If you are a PC gamer, you will understand how important it is to have enough storage on your PC. Having enough storage helps to store games and do the rest of your work and media storage effectively. Computer hardware enthusiasts of all levels are likely to be familiar with common hard drive form factors like the bulky 3.5” mechanical hard disk drive (or HDD) and the slimmer 2.5” solid-state drive (SSD).
Doesn’t hurt to imagine you also know about SATA – a type of bus interface that’s used to connect the motherboard to the various drives, whether SSD or HDD. These are the most common form factors and connection options in a gaming computer. M.2 (also written as m.2 and M.2) and NVMe drives are the new forms of SSD storage that are becoming more popular in modern PC builds.
It’s pronounced “M dot 2” but while reading an article where the word is mentioned a lot, I like to just call it “M2”, omitting the dot.
What is an M.2 SSD?
The M.2 SSD form factor that was known as the “Next Generation Form Factor” (NGFF) before is a new storage card mounted internally. Quite unlike the standard HDDs and SSDs, these new M.2 drives do not link to the computer’s motherboard via a cable. On the other hand, they’re plugged right into it via a dedicated connector slot specifically meant for M.2 drives.
An M.2 drive can make use of either the standard SATA interface or the PCIe interface, depending on the type and functionality. In both cases, it is directly connected to the motherboard.
The most common use for M.2 is although SSD data storage, some desktop PC peripherals like Wi-Fi cards also come in the M.2 form factor. It functions as an alternative to the present 2.5” storage drives that are mounted in a separate bay and connected to the motherboard via a SATA cable. M.2 SSDs that use the SATA interface aren’t necessarily faster than 2.5” drives.
These modern SSDs lay flat with the motherboard once connected, rather than sticking out like a graphics card or RAM chip (or a traditional HDD or SSD). M.2 drives take up less space that gives a cleaner, neater PC interior with fewer cables. If you want faster speeds, make sure your M.2 drive is using the NVMe (Non-Volatile Memory Express) interface protocol. NVMe based SSDs give read and write speeds of up to 2GB/s. Most SATA based SSD give at most about 500MB/s.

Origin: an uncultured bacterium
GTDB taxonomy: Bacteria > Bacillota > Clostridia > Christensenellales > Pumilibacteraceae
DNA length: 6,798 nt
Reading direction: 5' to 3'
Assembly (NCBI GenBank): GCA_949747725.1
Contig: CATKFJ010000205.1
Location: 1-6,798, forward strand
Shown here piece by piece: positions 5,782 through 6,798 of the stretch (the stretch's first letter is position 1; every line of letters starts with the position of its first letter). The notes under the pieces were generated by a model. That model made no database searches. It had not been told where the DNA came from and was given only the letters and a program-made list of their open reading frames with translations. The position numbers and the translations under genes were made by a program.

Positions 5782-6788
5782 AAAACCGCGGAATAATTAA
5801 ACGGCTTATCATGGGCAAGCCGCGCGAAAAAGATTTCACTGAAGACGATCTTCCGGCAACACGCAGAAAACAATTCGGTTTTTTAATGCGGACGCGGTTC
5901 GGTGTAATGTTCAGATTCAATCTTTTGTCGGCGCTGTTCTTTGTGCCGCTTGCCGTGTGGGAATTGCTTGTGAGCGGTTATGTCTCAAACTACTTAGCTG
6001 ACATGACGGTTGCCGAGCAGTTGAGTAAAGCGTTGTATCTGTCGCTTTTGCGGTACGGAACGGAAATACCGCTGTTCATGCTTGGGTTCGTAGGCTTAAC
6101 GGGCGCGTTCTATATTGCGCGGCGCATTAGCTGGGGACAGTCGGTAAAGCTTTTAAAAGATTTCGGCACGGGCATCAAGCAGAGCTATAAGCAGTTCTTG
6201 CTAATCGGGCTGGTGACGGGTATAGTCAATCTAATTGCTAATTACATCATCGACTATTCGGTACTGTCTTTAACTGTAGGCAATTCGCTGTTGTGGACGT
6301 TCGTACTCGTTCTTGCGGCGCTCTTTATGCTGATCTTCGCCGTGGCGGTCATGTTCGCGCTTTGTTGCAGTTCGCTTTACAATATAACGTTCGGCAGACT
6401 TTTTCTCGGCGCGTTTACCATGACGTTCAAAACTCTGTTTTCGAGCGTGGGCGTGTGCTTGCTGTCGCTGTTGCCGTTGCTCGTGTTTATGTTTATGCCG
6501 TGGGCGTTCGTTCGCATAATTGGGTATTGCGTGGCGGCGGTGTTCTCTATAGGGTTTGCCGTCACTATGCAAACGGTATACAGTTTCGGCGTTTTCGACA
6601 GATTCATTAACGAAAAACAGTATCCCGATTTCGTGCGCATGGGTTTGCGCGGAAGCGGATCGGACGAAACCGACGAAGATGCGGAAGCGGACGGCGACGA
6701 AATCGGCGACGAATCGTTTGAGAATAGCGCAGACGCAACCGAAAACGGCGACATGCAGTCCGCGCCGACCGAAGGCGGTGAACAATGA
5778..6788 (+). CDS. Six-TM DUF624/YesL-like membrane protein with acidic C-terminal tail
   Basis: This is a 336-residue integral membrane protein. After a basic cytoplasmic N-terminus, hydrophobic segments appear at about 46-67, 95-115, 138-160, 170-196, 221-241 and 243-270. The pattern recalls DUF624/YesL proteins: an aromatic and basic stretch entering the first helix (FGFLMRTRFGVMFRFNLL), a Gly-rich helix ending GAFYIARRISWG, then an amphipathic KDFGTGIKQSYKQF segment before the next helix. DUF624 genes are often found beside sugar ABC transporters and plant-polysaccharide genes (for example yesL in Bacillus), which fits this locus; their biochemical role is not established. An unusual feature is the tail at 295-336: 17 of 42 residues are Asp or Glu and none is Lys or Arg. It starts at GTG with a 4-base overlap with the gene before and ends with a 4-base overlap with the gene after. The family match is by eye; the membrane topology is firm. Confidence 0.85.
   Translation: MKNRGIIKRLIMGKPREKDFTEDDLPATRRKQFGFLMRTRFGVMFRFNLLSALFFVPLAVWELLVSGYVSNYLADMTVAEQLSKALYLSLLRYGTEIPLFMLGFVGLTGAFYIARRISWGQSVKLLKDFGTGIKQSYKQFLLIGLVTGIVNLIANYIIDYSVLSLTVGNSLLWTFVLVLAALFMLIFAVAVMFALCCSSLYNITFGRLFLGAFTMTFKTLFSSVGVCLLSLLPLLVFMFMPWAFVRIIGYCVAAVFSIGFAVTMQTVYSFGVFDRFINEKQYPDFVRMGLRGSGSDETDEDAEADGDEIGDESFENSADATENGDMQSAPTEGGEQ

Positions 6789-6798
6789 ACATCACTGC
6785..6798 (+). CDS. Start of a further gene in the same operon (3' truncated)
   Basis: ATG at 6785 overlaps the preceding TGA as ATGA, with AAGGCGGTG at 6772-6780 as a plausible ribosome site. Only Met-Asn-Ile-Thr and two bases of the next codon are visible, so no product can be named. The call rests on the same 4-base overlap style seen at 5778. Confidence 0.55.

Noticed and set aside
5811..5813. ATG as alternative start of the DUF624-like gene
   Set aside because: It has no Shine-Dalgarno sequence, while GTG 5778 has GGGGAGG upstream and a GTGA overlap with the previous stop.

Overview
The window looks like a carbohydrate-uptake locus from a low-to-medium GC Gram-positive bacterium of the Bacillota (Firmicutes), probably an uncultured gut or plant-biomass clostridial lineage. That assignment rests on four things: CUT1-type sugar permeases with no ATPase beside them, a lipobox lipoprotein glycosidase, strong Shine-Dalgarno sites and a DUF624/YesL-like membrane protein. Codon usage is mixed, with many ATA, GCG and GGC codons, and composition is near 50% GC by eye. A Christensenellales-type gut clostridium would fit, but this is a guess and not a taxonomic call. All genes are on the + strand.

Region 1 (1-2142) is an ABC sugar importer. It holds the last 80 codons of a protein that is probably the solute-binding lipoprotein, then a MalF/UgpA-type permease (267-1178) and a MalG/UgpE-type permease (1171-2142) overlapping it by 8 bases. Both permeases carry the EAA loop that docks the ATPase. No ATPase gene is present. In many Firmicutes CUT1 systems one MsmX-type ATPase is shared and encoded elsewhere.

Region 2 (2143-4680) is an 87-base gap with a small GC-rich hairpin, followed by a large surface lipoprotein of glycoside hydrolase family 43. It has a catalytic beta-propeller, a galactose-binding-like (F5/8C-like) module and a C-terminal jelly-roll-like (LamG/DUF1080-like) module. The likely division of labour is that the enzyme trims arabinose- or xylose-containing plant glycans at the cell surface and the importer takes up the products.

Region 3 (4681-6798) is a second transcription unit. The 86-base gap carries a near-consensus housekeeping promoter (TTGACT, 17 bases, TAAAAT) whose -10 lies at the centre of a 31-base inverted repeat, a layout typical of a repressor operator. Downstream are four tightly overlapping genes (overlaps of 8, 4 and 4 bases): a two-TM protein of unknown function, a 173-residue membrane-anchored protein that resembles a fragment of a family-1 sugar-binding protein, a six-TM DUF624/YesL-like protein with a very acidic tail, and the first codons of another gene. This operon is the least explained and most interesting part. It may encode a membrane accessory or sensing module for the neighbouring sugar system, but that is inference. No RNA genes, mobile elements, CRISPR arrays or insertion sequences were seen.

If you’re planning to use an M.2 drive when building or upgrading your gaming PC, it’s important to note whether the M.2 is a SATA-based drive or an NVMe-based drive. The motherboard you’re using may not have the appropriate M.2 slots for both types (SATA and NVMe). Even if your motherboard has the slots, you don’t want to get a pricier NVMe drive if the motherboard can only access data using the SATA protocol. Makes sense to either get a new motherboard along with an NVMe M.2 SSD or utilize SATA.
Is M.2 worth it for gaming?
I’ll be honest. There are mixed opinions about this. Some say it doesn’t make much of a difference, while others see a significant difference. It is subjective as the motherboard and other specs in the PC are different for every gamer.
According to some, M.2 is absolutely worth it. It’s not that much more expensive, and most M.2 drives these days are NVMe, which is faster than its SATA counterpart. If you leave the speed advantages aside, the fact that you can stick an SSD directly onto the motherboard and no longer need to plug cables into it is definitely a plus. Having lesser cables in your PC case will also help with heating issues.
If you already have a typical SSD, an M.2 might not be worth the money. If you’re still on HDD, you need to make sure you safely back up your data because an NVMe M.2 SSD is going to cost much more for the same amount of storage as a typical HDD and you probably won’t get a 2TB one.
M.2 is a good way of adding storage; otherwise, a 2.5 SSD will get the job done for gaming needs. They don’t use the SATA specification; instead, they are plugged directly into the PCIe bus, which is why they are faster. It makes the game load faster but does not produce more frames.
In other words, faster SSD will make maps load faster, loading screens shorter, asset loading, character loading, and all that stuff that forms the crux of the gameplay, faster. But it will not increase the framerate, reduce the temperature, or help in data transfer (RAM to VRAM via CPU) at all. Besides gaming, it will drastically improve your everyday tasks and boot-ups/shutdowns.
It’s better to recognize whether the drive is NVMe or not, to identify if you need M.2 SSDs. M.2 SSDs affect only loading time, they don’t have a direct impact on your gaming performance. Moreover, an upgrade from an HDD to an SSD is a big difference, but an SSD to NVMe upgrade has less of a difference for gaming.
Complementary read: Is SSD necessary for a gaming PC? Shane explores whether you actually need an SSD for gaming or not. And what does an SSD improve in a game? So, in case you’re not on an SSD and thinking of buying an M.2 NVMe SSD, please read his article – it’ll greatly help.
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